Medical Examiner

The introduction of medical examiners will improve the death certification process by increasing the accuracy of the MCCD for deaths that are not investigated by a coroner. The National Medical Examiner system forms part of the NHS Patient Safety Strategy in England and is an important component of improving patient safety. Medical examiners provide independent scrutiny of causes of death and the care before death, and facilitate feedback from the bereaved. The Government’s proposals for medical examiners, and for a new rigorous, unified system of death certification for both burials and cremations in England and Wales, is part of the response to several independent enquiries. 6 In June 2016, the Government consulted on a package of reforms to the death certification process, including the introduction of medical examiners. The Government’s response to this was published in June 2018 and set out its intention to introduce a system of medical examiners in the NHS. The Welsh Government issued a response to its consultation on areas of the medical examiner service devolved to Wales in June 2018. The medical examiner system will be enshrined in statute, but this will take some time. NHS England and NHS Improvement, DHSC, the Welsh Government and NHS Wales Shared Services Partnership are working together to implement the non-statutory system for non-coronial deaths with the intention that during 2020/21 it will cover all non-coronial deaths, not just those that happen in hospitals.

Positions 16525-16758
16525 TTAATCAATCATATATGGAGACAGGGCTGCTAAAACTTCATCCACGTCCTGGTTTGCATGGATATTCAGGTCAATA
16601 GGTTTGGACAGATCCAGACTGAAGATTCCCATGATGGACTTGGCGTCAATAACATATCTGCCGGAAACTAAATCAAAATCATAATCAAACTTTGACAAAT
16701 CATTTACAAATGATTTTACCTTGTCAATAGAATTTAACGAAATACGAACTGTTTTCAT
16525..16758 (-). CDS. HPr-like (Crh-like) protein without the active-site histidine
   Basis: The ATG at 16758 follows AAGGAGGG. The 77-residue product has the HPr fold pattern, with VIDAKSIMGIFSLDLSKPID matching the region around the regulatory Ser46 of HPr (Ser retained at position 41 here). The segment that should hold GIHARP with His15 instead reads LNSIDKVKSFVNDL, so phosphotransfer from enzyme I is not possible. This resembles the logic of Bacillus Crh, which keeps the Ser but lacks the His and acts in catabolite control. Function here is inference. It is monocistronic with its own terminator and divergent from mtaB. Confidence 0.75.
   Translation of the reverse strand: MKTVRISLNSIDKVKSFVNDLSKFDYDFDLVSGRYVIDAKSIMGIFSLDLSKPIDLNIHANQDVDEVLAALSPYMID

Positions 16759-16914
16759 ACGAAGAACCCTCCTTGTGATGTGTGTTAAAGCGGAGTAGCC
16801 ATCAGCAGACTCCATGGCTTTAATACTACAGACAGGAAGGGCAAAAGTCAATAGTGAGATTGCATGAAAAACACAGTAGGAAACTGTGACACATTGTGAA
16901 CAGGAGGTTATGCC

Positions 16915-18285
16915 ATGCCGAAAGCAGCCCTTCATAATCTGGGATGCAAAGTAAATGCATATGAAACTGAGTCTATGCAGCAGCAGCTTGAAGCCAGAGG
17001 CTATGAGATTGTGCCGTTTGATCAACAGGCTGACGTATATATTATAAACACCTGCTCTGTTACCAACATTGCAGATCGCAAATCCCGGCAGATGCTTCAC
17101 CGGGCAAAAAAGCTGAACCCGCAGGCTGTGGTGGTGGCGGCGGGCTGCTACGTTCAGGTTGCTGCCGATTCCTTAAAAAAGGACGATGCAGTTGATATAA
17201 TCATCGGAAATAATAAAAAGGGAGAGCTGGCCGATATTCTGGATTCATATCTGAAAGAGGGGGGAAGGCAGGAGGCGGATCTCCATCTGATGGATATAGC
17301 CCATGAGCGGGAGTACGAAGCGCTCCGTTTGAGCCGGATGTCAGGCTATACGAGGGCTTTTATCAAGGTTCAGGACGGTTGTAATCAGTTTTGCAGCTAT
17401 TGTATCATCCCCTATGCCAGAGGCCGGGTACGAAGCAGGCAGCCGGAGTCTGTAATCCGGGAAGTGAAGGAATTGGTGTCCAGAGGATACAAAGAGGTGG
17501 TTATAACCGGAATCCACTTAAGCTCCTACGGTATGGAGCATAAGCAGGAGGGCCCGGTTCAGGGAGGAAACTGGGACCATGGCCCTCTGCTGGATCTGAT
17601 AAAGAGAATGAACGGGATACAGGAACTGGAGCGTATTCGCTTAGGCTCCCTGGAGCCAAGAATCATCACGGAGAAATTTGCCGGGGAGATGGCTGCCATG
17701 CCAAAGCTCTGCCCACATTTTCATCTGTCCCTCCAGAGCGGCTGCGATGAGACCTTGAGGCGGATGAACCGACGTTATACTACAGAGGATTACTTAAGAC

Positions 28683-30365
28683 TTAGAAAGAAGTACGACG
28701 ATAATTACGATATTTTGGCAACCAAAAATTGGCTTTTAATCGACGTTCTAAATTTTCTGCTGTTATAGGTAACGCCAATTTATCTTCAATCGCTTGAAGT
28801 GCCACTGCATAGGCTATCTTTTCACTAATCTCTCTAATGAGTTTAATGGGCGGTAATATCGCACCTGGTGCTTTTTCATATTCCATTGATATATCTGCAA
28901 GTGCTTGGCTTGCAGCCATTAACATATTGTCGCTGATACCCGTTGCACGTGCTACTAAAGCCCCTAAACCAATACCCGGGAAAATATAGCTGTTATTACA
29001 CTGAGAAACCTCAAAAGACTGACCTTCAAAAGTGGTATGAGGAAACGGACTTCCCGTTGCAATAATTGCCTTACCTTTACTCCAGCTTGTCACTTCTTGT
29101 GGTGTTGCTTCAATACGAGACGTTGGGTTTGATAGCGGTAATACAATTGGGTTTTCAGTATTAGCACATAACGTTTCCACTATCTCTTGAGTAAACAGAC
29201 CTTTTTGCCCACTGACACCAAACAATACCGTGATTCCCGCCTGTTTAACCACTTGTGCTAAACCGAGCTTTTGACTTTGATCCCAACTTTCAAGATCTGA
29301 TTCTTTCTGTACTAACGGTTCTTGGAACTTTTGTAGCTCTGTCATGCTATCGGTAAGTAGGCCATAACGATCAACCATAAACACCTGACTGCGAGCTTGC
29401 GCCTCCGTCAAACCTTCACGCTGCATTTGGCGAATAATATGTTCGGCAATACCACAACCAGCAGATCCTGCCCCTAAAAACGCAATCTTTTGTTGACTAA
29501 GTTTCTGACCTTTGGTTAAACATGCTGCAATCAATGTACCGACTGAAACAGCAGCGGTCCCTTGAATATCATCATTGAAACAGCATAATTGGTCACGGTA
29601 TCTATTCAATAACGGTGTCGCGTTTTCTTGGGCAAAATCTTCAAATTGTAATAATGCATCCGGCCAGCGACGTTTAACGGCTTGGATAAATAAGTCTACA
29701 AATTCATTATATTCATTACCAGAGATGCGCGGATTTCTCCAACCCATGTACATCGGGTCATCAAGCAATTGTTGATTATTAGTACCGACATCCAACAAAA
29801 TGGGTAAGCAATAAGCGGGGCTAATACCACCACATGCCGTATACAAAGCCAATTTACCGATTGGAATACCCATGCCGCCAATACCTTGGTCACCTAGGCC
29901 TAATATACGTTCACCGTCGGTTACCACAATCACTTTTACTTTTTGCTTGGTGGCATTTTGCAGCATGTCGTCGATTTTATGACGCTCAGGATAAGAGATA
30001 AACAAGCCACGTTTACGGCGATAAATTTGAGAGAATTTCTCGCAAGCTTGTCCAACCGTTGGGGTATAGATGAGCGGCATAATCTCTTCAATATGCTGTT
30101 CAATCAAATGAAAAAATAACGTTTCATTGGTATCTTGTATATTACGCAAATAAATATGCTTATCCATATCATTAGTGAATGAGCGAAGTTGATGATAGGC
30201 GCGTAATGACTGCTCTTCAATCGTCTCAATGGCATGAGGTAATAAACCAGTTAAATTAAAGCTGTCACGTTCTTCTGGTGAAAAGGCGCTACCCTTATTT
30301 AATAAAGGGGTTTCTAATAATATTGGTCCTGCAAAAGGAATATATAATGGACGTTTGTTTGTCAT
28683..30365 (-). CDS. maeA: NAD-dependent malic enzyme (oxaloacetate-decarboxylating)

The objective is for medical examiners to independently scrutinise all non-coronial deaths across England and Wales. We expect most medical examiner offices will be located in acute sites in England with, potentially, certain specialist trusts. In Wales, offices will also be based in acute hospitals but managed by NHS Wales Shared Services Partnership (NWSSP).

National Medical Examiner’s report 2020